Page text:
Then came the event itself..the feedback received has been excellent...but from my own perspective, it was a pleasure to see Laura stand up and speak. Clearly a source of inspiration for many- an example of what can be done if one wants to. Our team's job as with Laura is the same for everyone with type 1 diabetes.."we are here when you are ready; we are here when you need us". As part of the speed dating exercise I hopped around 7 tables..8 minutes felt so little...but so much was learnt. the need for 24/7 cover prompted by errors in spite of all educational tools thrown at other areas of hospital, the need for supporting primary care better, the need for avoiding reduplication of results, the need for better information exchange with primary care, the need to explain to primary care that Type 1 and Type 2 are different pathologies...this wasn't our national "leaders" telling us, this was patients, for whom we do this job, telling us to make it a bit easier. In between them, there was some glowing feedback about the service, other members of the team..I already knew Iain Cranston was one of the most patient focussed doctors I have ever met..hearing that from one of his patients made it even more concrete. In one word, simply put...humbled.

The event itself could not have been better timed either as events reflected in my last blog emphasises  Lots of kind words, emails and texts have been sent to me, expressing support, some theorising about conspiracy theories, some stating it's time to look after only one person- myself. Which does need clarification...there has been no skulduggery, high end Machiavellian politics, prejudice which has resulted in me losing out.Even if there was, I have no desire to know more either. To suggest so is to demean the person who has got the job. On the day, the better person won. End of story.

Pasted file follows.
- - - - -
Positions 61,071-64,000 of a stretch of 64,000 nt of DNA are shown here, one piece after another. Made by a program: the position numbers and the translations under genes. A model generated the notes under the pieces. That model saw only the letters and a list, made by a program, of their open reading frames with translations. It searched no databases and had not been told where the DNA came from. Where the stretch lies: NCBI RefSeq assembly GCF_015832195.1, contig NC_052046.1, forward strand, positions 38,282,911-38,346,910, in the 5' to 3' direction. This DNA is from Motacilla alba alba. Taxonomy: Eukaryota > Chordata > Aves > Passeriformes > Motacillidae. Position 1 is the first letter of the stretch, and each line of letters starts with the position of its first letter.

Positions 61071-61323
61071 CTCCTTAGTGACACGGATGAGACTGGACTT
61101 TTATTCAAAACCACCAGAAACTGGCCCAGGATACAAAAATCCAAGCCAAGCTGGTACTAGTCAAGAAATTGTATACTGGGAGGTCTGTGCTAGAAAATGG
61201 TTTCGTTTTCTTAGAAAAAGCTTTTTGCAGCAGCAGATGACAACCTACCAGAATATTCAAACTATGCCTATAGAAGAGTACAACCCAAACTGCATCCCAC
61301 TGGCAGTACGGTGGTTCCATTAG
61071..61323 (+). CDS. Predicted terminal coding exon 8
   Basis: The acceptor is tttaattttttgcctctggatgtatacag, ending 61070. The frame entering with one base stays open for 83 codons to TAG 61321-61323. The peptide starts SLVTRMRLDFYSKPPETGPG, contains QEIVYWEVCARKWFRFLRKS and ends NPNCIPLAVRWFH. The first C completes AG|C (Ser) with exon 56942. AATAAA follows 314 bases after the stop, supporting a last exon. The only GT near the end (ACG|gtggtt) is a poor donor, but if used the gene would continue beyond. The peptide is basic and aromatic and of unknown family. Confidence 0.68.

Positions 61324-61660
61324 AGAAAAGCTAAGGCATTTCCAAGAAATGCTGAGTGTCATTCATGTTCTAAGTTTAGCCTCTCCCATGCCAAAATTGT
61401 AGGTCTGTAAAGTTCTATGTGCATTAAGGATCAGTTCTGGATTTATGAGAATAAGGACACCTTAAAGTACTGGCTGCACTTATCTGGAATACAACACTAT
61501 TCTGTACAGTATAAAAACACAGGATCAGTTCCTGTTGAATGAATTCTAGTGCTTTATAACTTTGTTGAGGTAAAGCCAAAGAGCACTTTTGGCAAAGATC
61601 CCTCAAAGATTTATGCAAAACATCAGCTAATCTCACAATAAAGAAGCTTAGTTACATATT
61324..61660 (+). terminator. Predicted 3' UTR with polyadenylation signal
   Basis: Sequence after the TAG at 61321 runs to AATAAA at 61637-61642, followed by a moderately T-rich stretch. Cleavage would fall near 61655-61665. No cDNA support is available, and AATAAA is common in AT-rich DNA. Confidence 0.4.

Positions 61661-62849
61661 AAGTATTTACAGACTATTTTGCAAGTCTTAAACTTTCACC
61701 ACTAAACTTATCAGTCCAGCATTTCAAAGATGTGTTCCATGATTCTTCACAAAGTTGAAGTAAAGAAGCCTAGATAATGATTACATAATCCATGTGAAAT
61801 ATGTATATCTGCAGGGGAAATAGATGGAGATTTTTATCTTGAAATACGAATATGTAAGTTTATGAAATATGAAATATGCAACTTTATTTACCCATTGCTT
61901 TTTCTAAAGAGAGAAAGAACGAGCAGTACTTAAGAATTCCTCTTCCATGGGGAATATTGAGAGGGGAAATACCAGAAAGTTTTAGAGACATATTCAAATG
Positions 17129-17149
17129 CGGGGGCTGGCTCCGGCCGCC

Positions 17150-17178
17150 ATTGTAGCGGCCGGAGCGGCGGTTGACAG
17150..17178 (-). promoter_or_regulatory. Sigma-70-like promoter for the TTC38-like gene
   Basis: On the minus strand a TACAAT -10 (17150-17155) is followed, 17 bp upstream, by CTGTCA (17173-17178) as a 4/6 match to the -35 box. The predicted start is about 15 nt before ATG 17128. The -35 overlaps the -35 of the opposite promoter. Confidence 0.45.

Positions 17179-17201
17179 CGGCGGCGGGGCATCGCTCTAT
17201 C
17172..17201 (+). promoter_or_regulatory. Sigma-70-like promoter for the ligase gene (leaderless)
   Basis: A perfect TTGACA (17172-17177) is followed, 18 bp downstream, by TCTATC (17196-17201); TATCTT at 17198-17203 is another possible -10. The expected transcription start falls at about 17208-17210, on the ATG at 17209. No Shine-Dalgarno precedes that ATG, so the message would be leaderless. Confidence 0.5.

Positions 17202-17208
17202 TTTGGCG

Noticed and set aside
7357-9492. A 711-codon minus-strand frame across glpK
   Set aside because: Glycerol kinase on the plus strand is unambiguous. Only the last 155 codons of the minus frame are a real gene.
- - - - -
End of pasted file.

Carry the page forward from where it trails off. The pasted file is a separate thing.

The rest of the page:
Its time to move on and make this the best diabetes service in the business, one based on patient thoughts, ideas and one which shows good outcomes.My flirtation with management outside diabetes is over, and has helped me to focus back on an area which clearly needs much more to be done, locally and nationally. In this new era of the NHS where boundaries are being blurred, if we can develop a service of pride, why be limited to only Portsmouth and Hampshire? Why can't we lead the change and cascade the ideas to everywhere else? Why indeed can't we get to the level of say Bournemouth, Leicester or Sheffield everywhere?

The BMJ Awards night suggested we were one of the top 4 teams in the country both in diabetes and Leadership. I took time to speak to the winners- and what stood out were their outcomes. So the next step is indeed about just that. The patient conference was the first step...this is Phase 2 of my Portsmouth Diabetes team project.

We will, indeed, one day, be the best. With a team like that behind me, there is no way that won't happen. I absolutely promise you that.

Wednesday, May 8, 2013

Reflection